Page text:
Send to a friend
Prizes for innovation must be used carefully to ensure that poor people in developing countries are the real winners, says Matthew Harsh.
Many well-known prizes, such as the Nobel Prize, reward past achievement in various scientific fields. Some prizes — for example the Hideyo Noguchi Africa Prize, Ramanujan Prize and Trieste Science Prize — recognise accomplishments of developing country scientists specifically.
Prizes can also be created to spur innovation. Some donors, governments and foundations are betting that these so-called inducement prizes can promote sustainable innovation in developing countries.
But the strategy should be approached with caution to ensure that prize-winning technologies really do make life better for the poor.
Inducement prizes are becoming more common. A global study by the management consultants McKinsey & Company tracked 219 prizes for solutions to social problems over the past 35 years and showed that they account for 78% of new prize money. 
History shows the transformative effect of prize-driven innovation. In 1925, businessman Raymond Orteig offered US$25,000 to the first person to fly across the Atlantic Ocean. Famously won by Charles Lindbergh, the competition is credited with spawning the modern aviation industry.
In the same vein, the X Prize Foundation created the Ansari X Prize for the first team to send three people to space twice in two weeks, offering a US$10-million purse.
Donors are now using prizes to spur innovations that will specifically benefit developing countries. For instance, the X Prize Foundation has created competitions for efficient and clean-burning cookstoves, rapid and cheap methods of diagnosing tuberculosis, and ways to increase the level of micronutrients in the diet.
The Bill and Melinda Gates Foundation and the US government also support prizes for development. To help Haiti recover from the 2010 earthquake, they created a US$10-million prize for the first companies to create a system to transfer money via mobile phones.
Benefits and risks
Prizes have the benefit of inviting radical innovation, said Robynn Sturm from the US Office of Science and Technology Policy and Jaykumar Menon of the X Prize Foundation at the annual meeting of the American Association for the Advancement of Science in February 2011.
Donors typically stimulate innovation through competitive grants, but this favours applicants who use proven approaches and invites incremental progress, such as tweaks to current technologies.
Prize competitions, in contrast, stimulate ‘out of the box’ thinking. They specify only the end result, not the approach to be used, and "attract diverse groups of experts, practitioners, and laypeople — regardless of formal credentials — to attempt to solve difficult problems", according to the McKinsey study.
Because donors only pay for results, prizes are economically efficient — a compelling motivation for governments in the current economic climate.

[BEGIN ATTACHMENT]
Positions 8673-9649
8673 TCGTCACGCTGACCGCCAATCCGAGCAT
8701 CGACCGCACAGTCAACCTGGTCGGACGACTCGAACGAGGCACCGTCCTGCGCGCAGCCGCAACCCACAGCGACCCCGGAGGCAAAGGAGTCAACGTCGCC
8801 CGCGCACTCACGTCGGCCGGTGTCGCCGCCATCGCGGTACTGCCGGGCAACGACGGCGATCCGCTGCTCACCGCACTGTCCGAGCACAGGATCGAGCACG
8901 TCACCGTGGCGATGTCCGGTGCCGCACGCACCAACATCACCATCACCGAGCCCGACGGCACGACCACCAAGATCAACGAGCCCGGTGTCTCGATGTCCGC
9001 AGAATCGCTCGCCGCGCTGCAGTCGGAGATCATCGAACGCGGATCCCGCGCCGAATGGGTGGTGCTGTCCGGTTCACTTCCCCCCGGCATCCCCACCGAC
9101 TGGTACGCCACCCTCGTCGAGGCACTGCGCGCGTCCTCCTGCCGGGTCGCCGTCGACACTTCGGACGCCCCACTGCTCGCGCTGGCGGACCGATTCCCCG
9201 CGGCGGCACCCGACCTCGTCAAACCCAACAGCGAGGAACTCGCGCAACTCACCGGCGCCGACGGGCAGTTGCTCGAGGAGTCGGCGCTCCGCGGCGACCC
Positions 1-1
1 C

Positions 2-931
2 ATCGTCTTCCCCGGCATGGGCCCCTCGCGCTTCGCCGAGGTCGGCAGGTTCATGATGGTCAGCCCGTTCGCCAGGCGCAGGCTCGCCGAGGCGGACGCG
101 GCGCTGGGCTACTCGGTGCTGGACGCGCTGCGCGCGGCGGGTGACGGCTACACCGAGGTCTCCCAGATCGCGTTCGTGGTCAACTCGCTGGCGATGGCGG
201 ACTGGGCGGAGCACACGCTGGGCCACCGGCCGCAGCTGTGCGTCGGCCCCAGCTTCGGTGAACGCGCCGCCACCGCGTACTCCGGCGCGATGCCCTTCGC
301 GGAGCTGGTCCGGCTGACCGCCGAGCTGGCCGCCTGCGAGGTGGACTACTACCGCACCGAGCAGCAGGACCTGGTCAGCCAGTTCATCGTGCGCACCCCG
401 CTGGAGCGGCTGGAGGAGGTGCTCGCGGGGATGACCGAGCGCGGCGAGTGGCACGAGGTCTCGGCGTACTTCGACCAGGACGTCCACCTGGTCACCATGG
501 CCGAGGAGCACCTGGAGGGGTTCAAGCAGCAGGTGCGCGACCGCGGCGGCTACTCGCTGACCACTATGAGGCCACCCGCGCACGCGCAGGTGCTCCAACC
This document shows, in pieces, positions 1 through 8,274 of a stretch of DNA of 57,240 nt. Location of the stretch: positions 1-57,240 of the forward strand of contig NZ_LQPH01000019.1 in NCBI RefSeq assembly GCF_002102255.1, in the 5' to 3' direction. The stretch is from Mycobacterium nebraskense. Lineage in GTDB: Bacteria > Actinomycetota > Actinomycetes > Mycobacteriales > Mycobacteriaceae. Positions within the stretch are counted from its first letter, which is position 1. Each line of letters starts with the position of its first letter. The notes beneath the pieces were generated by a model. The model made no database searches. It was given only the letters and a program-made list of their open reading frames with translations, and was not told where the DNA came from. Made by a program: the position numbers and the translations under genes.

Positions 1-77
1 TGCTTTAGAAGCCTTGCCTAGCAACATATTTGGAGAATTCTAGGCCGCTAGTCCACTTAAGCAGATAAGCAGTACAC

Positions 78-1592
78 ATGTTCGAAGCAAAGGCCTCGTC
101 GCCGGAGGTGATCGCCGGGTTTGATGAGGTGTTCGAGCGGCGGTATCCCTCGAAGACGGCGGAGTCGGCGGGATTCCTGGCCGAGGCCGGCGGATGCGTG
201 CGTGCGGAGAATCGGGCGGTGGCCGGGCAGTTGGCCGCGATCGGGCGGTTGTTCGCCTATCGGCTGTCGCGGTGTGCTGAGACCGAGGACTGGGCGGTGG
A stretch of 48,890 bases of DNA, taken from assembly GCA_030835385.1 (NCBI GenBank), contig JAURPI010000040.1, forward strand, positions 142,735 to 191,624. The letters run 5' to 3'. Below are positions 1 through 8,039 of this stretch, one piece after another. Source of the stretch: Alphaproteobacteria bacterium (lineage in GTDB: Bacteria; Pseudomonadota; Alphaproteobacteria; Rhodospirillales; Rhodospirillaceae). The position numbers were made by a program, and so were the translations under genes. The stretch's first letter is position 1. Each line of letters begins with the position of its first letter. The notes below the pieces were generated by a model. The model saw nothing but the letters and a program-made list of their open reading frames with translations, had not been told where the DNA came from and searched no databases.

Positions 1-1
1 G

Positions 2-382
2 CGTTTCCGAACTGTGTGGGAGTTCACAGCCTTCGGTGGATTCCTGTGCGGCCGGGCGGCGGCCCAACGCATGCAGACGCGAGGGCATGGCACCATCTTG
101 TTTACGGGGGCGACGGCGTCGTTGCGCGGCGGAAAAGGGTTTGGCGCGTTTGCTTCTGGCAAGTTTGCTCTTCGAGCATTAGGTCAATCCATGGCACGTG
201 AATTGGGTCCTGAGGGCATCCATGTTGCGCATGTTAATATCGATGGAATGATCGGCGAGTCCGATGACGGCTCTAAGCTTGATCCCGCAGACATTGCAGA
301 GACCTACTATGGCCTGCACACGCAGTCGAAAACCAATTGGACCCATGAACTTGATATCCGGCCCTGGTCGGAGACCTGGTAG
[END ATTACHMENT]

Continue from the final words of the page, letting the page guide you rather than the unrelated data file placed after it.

And prizes often leverage significant investment in new ideas. The Ansari X Prize generated at least US$100 million of investment, 10 times the amount of the prize. If donors gave a grant or contract to one company for the prize amount, it might not create any additional investment at all.
One downside to using prizes for innovation in development is that participants must find their own funds to develop their potentially prize-winning technologies, and this could shut out poorer innovators.
And the very nature of these competitions may hinder development. Prizes occur at one point in time and target specific technical challenges — a strategy that may not build long-term capacity for innovation.
Furthermore, the inventor usually retains the intellectual property rights for a prize-winning technology, hampering distribution to people in poor countries and failing to improve likelihoods.
With careful and creative prize design, donors can address some of these issues. For example, prizes can reward innovators at various milestones of the process. This creates market competition and rewards the use of a technology, not just its creation.
The Haiti mobile-phone prize was awarded in this way. Digicel, the first operator to develop a money transfer system for mobile phones, received US$2.5 million, a quarter of the total amount. The next company to develop such a system will receive US$1.5 million, with the remaining US$6 million split between companies according to their proportion of the first 5 million transfers.
Prizes can also specify rules that are conducive to development. A donor may choose to measure success in terms of the distribution of a technology or its economic benefit to farmers, says William Masters, an agricultural economist at Purdue University. 
Thomas Kalil of the University of California, Berkeley, recommends mandatory licensing of intellectual property for a prize-winning technology to a public-sector partner in a poor country. 
But even with milestones, metrics and rules, it is difficult to ensure that prizes create innovations with sustainable production and distribution channels. Prizes can be a useful policy tool but they are not a panacea for sustainable innovation and should be deployed wisely.
Ultimately, success must be measured in terms of improved livelihoods. Otherwise innovators may win prizes, but poor people will lose out.
Matthew Harsh is a postdoctoral associate at the Consortium for Science, Policy and Outcomes and the Center for Nanotechnology in Society at Arizona State University, United States.
 McKinsey & Company (2009) http://www.mckinsey.com/app_media/reports/sso/and_the_winner_is.pdf [3.53MB]
 AgBioForum 6(1&2), 71–74 (2003) http://www.agbioforum.org/v6n12/v6n12a14-masters.htm
 The Hamilton Project (2006) http://www.brookings.edu/views/papers/200612kalil_pb.pdf [2.74kB]